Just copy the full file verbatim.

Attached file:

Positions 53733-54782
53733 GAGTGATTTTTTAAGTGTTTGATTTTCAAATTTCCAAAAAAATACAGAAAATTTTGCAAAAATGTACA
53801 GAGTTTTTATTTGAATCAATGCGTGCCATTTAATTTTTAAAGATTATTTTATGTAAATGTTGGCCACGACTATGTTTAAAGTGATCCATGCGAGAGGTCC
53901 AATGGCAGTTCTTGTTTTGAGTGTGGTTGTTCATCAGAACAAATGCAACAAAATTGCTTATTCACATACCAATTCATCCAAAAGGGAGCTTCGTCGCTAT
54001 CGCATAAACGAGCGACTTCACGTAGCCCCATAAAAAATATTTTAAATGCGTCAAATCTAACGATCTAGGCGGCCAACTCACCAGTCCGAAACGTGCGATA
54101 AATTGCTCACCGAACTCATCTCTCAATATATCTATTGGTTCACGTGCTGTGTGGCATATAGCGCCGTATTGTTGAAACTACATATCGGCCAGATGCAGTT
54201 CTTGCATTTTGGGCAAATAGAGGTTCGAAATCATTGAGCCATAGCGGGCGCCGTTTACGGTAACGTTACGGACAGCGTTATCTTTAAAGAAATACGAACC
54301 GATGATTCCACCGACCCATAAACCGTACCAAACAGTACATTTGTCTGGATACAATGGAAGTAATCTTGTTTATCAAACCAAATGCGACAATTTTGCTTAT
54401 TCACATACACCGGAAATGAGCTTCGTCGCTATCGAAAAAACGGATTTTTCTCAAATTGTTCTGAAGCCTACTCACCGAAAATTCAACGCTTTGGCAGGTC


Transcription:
Positions 53733-54782
53733 GAGTGATTTTTTAAGTGTTTGATTTTCAAATTTCCAAAAAAATACAGAAAATTTTGCAAAAATGTACA
53801 GAGTTTTTATTTGAATCAATGCGTGCCATTTAATTTTTAAAGATTATTTTATGTAAATGTTGGCCACGACTATGTTTAAAGTGATCCATGCGAGAGGTCC
53901 AATGGCAGTTCTTGTTTTGAGTGTGGTTGTTCATCAGAACAAATGCAACAAAATTGCTTATTCACATACCAATTCATCCAAAAGGGAGCTTCGTCGCTAT
54001 CGCATAAACGAGCGACTTCACGTAGCCCCATAAAAAATATTTTAAATGCGTCAAATCTAACGATCTAGGCGGCCAACTCACCAGTCCGAAACGTGCGATA
54101 AATTGCTCACCGAACTCATCTCTCAATATATCTATTGGTTCACGTGCTGTGTGGCATATAGCGCCGTATTGTTGAAACTACATATCGGCCAGATGCAGTT
54201 CTTGCATTTTGGGCAAATAGAGGTTCGAAATCATTGAGCCATAGCGGGCGCCGTTTACGGTAACGTTACGGACAGCGTTATCTTTAAAGAAATACGAACC
54301 GATGATTCCACCGACCCATAAACCGTACCAAACAGTACATTTGTCTGGATACAATGGAAGTAATCTTGTTTATCAAACCAAATGCGACAATTTTGCTTAT
54401 TCACATACACCGGAAATGAGCTTCGTCGCTATCGAAAAAACGGATTTTTCTCAAATTGTTCTGAAGCCTACTCACCGAAAATTCAACGCTTTGGCAGGTC